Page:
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It's for a proof of Cayley's Formula, I know I'm being dumb and can't see it, how do I find the determinant of this $(n-1)\times (n-1)$ matrix where the diagonal entries are $n-1$ and the off diagonal all $-1$?

\begin{pmatrix} n-1 & -1 & \cdots & -1 \\ -1 & n-1 & \cdots & \vdots \\ \vdots & \vdots & \ddots & \vdots \\ -1 & \cdots & \cdots & n-1 \end{pmatrix}

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Replace the first column by the sum of all the columns: the wanted determinant is equal to $$\Delta_n:=\det\begin{pmatrix} 1 & -1 & \cdots & -1 \\ 1 & n-1 & \cdots & \vdots \\ \vdots & \vdots & \ddots & \vdots \\ 1 & \cdots & \cdots & n-1 \end{pmatrix}.$$ Now, for each $j\in\{2,\dots,n\}$, take the column $C_j$ and replace it by $C_j+C_1$ to obtain $$\Delta_n=\det\begin{pmatrix} 1 & 0 & \cdots & 0 \\ 1 & n & \cdots & 0\\ \vdots & \vdots & \ddots & \vdots \\ 1 & 0 & \cdots & n \end{pmatrix}.$$ The determinant of a triangular matrix is easier to compute.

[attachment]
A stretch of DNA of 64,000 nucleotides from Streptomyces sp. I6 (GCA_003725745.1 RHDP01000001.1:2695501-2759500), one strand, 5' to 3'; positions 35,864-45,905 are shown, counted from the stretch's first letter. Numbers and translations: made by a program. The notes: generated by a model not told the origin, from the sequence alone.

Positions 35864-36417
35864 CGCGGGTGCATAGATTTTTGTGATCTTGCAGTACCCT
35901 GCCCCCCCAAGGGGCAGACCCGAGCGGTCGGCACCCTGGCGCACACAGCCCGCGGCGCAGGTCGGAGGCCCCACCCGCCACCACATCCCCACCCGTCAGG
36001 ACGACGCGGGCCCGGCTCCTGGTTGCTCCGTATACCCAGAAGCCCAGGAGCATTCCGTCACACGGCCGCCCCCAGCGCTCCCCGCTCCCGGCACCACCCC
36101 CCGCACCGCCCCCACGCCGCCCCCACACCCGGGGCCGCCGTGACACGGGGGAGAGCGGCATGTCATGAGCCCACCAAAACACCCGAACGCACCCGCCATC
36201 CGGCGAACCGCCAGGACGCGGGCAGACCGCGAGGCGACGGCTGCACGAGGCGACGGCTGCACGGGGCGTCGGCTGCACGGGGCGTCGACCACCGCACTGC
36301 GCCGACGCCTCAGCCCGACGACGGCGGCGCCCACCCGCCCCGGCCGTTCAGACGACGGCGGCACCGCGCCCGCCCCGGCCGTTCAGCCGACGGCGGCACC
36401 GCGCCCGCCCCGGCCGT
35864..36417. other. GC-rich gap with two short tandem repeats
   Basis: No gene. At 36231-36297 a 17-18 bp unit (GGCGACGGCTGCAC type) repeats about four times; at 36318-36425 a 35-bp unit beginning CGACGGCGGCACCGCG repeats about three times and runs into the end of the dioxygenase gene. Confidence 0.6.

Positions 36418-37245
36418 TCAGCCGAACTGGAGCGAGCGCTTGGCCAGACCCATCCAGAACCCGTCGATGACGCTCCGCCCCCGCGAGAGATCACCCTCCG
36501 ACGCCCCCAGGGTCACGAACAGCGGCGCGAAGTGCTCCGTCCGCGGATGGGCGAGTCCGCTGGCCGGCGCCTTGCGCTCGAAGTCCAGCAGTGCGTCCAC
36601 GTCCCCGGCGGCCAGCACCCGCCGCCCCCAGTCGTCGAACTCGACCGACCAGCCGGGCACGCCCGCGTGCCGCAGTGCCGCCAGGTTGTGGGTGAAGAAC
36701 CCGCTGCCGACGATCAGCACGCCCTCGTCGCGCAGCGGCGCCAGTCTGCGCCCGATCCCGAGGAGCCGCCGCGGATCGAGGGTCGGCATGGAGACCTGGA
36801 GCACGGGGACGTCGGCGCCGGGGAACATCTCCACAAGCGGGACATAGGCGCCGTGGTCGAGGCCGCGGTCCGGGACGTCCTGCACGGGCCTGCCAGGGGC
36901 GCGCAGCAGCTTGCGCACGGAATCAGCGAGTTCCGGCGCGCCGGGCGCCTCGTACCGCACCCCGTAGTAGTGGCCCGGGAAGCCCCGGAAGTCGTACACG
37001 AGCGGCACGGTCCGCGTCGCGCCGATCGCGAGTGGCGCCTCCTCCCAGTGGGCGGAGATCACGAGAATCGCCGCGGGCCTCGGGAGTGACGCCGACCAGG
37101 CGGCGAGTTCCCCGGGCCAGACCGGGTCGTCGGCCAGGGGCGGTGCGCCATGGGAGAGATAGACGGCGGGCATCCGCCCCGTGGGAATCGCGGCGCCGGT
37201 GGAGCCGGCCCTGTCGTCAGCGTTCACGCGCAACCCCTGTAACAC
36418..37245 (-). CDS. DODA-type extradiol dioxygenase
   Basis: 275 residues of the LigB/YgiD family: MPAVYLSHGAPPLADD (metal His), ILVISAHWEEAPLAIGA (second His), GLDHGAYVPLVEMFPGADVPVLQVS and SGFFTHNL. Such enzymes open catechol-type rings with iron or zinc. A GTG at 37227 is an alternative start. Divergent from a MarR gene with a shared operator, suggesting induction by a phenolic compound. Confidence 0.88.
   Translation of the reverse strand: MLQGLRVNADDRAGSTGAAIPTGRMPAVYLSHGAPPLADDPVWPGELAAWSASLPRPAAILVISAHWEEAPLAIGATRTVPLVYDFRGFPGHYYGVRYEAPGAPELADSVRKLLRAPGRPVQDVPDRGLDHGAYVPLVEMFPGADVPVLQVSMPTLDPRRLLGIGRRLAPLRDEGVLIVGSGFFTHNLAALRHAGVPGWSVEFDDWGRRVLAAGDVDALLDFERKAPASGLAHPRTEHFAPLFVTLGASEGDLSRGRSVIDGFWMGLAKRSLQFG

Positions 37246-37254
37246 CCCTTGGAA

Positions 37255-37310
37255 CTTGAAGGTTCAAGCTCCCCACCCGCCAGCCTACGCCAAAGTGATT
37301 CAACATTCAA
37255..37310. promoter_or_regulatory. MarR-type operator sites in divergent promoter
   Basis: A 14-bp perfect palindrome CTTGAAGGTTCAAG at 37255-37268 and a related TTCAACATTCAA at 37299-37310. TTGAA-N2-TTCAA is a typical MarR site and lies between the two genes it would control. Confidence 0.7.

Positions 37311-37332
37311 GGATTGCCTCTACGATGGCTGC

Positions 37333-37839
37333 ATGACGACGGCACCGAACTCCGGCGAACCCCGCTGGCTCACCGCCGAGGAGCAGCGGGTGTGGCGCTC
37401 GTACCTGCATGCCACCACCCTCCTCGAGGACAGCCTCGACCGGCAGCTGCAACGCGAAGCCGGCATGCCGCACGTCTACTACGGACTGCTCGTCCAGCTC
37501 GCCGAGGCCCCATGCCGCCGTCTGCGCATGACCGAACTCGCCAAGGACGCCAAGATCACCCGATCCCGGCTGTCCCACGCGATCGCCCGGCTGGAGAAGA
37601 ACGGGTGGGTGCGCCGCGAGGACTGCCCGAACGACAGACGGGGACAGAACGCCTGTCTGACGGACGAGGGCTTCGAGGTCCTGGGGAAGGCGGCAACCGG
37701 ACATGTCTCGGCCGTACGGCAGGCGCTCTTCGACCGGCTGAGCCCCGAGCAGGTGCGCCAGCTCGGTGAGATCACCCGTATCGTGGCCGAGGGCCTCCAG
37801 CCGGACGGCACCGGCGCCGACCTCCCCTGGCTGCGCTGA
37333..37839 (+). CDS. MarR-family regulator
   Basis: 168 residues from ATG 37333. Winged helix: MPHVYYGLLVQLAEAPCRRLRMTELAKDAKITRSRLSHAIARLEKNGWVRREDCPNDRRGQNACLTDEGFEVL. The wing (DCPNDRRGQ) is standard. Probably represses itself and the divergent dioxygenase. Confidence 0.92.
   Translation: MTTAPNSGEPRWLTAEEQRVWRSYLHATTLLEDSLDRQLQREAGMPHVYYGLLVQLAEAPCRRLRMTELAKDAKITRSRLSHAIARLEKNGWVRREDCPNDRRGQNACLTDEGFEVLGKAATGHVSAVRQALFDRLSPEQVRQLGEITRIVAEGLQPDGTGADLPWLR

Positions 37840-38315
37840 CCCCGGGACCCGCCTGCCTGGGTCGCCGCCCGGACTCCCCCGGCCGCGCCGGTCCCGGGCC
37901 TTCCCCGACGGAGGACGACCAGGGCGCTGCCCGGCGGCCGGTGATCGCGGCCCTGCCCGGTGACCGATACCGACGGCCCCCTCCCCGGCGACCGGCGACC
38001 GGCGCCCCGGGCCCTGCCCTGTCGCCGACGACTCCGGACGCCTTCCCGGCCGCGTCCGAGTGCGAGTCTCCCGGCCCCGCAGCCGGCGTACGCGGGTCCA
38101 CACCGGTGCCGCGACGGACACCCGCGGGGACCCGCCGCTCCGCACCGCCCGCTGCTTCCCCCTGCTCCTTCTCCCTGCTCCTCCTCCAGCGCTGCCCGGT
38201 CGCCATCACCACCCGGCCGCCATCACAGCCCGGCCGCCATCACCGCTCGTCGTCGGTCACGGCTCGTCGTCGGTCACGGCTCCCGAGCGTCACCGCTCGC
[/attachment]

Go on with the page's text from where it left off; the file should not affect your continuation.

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Multiply the matrix by $(-1)^{n-1}$ and change $n$ into $X$: this is the characteristic matrix of the matrix $U$ with all coefficients equal to $1$, so its determinant is the characteristic polynomial of $U$.

Since the matrix $U$ has rank $1$ and $n-1$ as the only nonzero eigenvalue, the characteristic polynomial is $(n-1-X)(0-X)^{n-2}$. If we evaluate it at $X=n$, we get $(-1)(-n)^{n-2}$. Dividing by the initial $(-1)^{n-1}$ factor (which is the same as multiplying by it) we get $$ (-1)^{n-1}(-1)(-1)^{n-2}n^{n-2}=n^{n-2} $$

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